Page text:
people used to have to hunt for food too, and sometimes still do, but people hunting animals for sport is not right and its not right for your cat either.
post #8 of 29
I've heard that thing about cats having to be taught to hunt by their mothers, but I wonder if it's true. Every cat I've known has been an excellent mouser (and hunter of bugs big and small)... and they both kill and eat the kill. So you don't have to worry about the mouse hurting your cat, or the ingestion of the mouse. I don't think it's inappropriate or immoral for cats to hunt. Though I've never provided a mouse for a cat to hunt... and I do sometimes save bugs before my cat can eat them.

The only concern is that the mouse might get loose into your walls before the cat could get to it. This would depend on whether you have an old or new house. Even if the mouse does escape, there's a chance the cat would catch it eventually, but you'd be taking that risk.
post #9 of 29
Alley didn't figure out how to catch a mouse until she was 5 years old! Before then, they always got away. Once she did start catching them, she didn't eat them, only brought them to the rug by my bed (eww) to show off. We lived in the country and had a terrible mouse problem that was very hard to eliminate. I don't understand why you would deliberately bring one into your house, that could very easily get away. They make a terrible mess and chew up everything!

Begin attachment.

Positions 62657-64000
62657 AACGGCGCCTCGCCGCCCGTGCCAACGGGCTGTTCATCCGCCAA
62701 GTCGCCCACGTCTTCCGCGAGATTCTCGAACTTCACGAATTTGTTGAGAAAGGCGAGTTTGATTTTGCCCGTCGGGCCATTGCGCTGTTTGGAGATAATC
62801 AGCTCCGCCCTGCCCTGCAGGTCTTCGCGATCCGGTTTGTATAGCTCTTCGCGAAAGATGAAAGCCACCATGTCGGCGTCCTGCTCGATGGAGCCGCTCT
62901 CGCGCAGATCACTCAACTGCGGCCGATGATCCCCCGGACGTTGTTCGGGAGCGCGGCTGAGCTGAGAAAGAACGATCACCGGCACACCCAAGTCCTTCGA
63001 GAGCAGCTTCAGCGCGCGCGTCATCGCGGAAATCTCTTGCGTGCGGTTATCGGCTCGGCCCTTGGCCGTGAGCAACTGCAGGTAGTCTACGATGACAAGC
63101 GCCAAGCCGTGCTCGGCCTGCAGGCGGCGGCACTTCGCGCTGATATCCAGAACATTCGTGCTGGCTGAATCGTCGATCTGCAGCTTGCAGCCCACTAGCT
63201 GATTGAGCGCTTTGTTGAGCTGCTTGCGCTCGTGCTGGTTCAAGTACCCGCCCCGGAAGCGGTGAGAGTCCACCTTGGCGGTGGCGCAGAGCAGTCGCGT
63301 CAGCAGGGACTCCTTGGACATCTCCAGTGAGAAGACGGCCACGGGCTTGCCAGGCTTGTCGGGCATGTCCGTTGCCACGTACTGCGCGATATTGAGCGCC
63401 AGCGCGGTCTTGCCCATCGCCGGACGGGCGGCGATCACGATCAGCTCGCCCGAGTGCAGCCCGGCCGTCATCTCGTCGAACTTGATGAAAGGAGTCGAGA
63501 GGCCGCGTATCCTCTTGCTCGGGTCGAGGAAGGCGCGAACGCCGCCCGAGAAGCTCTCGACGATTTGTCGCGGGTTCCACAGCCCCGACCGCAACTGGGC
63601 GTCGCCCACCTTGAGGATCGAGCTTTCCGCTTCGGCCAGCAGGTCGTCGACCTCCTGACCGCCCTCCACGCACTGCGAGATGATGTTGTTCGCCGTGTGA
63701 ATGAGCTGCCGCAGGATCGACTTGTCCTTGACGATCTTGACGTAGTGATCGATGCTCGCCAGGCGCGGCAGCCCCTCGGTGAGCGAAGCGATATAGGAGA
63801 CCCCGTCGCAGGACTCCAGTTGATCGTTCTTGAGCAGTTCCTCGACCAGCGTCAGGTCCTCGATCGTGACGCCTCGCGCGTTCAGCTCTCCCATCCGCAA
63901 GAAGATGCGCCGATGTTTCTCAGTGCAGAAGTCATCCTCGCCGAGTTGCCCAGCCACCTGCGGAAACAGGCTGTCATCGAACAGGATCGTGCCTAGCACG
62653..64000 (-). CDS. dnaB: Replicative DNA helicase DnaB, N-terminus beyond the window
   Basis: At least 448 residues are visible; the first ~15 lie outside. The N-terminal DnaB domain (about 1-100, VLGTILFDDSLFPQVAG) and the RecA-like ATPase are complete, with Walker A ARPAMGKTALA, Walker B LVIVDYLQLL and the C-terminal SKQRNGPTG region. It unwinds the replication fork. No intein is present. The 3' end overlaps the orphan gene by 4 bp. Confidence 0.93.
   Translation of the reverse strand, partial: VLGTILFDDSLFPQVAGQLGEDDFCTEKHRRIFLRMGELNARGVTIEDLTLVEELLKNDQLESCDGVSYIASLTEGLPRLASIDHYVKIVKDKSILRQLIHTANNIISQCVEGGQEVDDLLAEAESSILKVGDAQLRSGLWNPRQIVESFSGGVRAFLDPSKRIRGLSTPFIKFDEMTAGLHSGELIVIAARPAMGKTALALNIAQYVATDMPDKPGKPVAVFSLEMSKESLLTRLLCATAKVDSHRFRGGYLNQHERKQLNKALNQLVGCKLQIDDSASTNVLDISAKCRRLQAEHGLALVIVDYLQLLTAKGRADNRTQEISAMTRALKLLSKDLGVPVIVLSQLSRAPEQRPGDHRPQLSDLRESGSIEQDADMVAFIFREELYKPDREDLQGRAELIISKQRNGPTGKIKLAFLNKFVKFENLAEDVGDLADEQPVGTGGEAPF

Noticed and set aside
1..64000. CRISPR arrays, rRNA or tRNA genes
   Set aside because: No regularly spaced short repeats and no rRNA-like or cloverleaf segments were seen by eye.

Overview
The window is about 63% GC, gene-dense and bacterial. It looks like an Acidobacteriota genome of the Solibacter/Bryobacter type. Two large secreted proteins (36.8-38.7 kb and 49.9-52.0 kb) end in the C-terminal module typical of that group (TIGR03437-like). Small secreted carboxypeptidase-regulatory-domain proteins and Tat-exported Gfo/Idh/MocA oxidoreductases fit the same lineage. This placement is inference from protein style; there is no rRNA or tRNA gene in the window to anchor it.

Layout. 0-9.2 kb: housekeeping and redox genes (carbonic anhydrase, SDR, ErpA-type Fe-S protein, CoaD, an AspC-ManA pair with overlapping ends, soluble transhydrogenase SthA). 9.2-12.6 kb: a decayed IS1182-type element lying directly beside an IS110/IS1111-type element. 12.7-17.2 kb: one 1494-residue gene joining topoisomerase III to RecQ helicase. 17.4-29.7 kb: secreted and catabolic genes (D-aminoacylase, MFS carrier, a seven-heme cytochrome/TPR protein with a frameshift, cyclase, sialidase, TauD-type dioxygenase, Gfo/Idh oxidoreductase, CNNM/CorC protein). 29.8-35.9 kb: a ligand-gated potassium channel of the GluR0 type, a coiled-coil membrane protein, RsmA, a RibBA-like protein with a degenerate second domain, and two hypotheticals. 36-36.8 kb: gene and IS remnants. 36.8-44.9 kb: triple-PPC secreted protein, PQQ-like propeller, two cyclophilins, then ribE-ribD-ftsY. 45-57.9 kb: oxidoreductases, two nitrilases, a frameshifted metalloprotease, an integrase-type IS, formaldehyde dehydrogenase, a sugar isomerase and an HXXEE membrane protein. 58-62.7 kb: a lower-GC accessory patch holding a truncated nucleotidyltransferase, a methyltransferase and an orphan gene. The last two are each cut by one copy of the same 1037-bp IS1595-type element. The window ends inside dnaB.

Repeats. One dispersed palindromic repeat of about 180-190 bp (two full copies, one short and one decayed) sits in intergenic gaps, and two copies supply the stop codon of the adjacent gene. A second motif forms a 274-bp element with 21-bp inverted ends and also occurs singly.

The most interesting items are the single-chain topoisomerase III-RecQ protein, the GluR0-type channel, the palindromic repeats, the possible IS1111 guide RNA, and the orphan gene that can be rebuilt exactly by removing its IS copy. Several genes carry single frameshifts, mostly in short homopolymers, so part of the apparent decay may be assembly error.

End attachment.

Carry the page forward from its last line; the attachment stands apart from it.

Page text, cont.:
post #10 of 29
i suggest buying Da Bird instead. or you could get the peek a prize toybox. both give your kitty something to hunt and "kill" without torturing some poor feeder mouse.

feeder mice do get loose. i don't think you want a rodent running loose in the house if your cat isn't a mouser after all. i had a pet feeder mouse who came from a shelter. she was found loose in someone's yard. same with my gerbil. (the animal control officer thought my gerbil was a mouse when he was caught)
post #11 of 29
I'm sorry, but... it is "weird and cruel." I don't understand how you can love one creature enough to keep it as a pet, but care so little for another creature that you would deliberately subject it to a painful and terrifying death.